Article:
Nifty new LastPass, Dashlane features can change your passwords for you
By Ian Paul
PCWorldDec 10, 2014 6:34 am PST
Password manager apps Dashlane and LastPass are hoping to take the sting out of the next security snafu that affects your online accounts. This week, both services new automatic password-changing features that let you swap your login codes with just a few clicks, replacing them with randomly generated passwords made up of letters, numbers, and symbols. The new features automatically save the new logins to your password manager of choice.
Both Dashlane and LastPass can change your password for about 75 separate services, but they operate a little differently. LastPass’ Auto-Password Change works on an account-by-account basis, while Dashlane’s Password Changer can work on multiple accounts at once.
Why this matters: After the public reveal of the Heartbleed vulnerability in April, many users were forced to swap out at least some of their passwords for online services. But changing passwords is a pain and can be very time consuming. The new Dashlane and LastPass features will make it easier the next time a major vulnerability has you scrambling to change multiple accounts at once. It also makes it easier to change your passwords more regularly, which is standard practice for good password hygiene.
Hands-on with LastPass
The password changing features for both Dashlane and LastPass are currently in beta; however, Dashlane is only letting users sign-up for the chance to try its new feature. LastPass is already rolling out auto-password change to any user running LastPass version 3.1.70 for Chrome, Firefox, and Safari. Both LastPass’ Auto-Password Change and Dashlane’s Password Changer work only on PCs and are not available on mobile devices.
To change your passwords automatically with Auto-Password Change you have to open your LastPass Vault by click on the extension’s icon in your browser. Then press the pencil (edit) icon for the account you want to change.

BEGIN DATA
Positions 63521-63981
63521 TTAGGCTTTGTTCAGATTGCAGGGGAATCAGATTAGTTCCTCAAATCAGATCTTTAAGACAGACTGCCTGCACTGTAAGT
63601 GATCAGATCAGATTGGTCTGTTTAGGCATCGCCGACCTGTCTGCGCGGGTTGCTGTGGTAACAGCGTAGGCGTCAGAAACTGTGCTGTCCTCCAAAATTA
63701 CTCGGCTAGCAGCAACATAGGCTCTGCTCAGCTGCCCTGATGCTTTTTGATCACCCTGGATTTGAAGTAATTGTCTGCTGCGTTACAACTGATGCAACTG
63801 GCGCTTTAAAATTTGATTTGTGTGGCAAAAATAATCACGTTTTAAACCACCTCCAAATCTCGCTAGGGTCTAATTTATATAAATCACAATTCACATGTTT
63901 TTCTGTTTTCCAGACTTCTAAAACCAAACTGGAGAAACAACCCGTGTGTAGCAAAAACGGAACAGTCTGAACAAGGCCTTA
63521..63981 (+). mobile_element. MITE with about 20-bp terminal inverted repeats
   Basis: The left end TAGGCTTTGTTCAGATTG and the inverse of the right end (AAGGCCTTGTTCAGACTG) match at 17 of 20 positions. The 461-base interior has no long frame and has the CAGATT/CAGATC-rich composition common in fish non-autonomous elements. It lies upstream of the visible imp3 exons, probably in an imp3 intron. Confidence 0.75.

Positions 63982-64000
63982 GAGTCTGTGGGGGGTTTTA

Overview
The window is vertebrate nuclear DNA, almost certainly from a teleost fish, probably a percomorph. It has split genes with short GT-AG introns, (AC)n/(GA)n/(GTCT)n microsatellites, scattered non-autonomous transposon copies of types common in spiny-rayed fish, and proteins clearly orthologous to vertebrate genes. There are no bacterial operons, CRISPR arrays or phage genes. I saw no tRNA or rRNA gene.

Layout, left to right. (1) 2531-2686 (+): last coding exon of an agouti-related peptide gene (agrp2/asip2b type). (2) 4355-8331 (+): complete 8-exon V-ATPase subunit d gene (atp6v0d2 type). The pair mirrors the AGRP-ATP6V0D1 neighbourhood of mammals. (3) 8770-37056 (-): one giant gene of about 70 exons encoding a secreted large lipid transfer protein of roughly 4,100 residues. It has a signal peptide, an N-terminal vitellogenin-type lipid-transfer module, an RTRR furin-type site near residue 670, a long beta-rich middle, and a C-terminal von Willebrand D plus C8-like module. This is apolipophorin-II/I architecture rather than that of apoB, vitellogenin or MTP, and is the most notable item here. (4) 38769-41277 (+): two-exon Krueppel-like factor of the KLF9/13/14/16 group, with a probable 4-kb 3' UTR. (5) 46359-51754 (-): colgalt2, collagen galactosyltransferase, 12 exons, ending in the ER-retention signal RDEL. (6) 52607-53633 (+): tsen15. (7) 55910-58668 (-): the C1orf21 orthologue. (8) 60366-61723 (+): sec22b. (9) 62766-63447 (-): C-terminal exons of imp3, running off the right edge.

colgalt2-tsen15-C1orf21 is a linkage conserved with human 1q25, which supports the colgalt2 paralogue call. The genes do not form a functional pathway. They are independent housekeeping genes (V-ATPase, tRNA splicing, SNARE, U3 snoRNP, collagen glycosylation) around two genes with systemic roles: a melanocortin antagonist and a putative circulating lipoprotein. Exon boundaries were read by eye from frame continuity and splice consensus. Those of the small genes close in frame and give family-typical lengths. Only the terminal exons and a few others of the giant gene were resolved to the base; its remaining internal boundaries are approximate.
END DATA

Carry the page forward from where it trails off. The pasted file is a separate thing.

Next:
In the tab that opens, click the Change Password Automatically button under the password field.Then you have to click Change Password Now in the new window that opens to authorize LastPass to open a new browser tab, log in to your account, and change your password. The whole process takes just a few seconds, and you can even watch it happening in the new browser tab.
LastPass says all changed passwords are created on your device and do not go up to the LastPass servers before being encrypted.
A few problems
In my tests, Auto-Password Change worked with a wide range of accounts including Amazon, Dropbox, Facebook, GitHub, Google, Reddit, Spotify, and Yahoo. Notably, LastPass’ new feature does not appear to work with Microsoft accounts.
Despite the system working well overall, there were a few times that LastPass choked on its password changing attempts. The first site LastPass had problems with was Facebook. Towards the end of the password change, Facebook asked if I wanted to logout of all my devices where I was logged in to Facebook—such as my phone.
When Facebook threw up that window, LastPass choked and cancelled the password change. But since I saw the dialog that Facebook put up, I answered it and elected to remain logged in to my other devices. When this happened, Facebook said my password was successfully changed, but LastPass hadn’t registered the switch.
Actually, it wasn’t that hard to fix. LastPass saved its attempt to change my Facebook password as a “Generated password for…” entry meaning I could swap out the old password manually and keep everything up-to-date.
Another hiccup came when I was tried to change the password to one of my Google accounts in Chrome.
I am usually signed in to multiple Google accounts at once. When I tried to change one of my Google accounts, LastPass failed since it couldn’t navigate through some of the screens multiple account users have to deal with, such as the page where you have to choose one of multiple accounts to log in to.
This is admittedly an edge case, but I suspect many PCWorld readers will have multiple Google accounts and this is an issue to be aware of.
LastPass would probably not do well with any accounts that are protected by two-factor authentication too since LastPass doesn’t have access to your passcode generator. I did not have a chance to test this issue thoroughly, however.
Despite its few drawbacks, overall LastPass’ Auto-Password Change makes it much easier to change your passwords regularly or when disaster strikes. As for Dashlane’s new feature, we look forward to trying it out once we get our hands on it.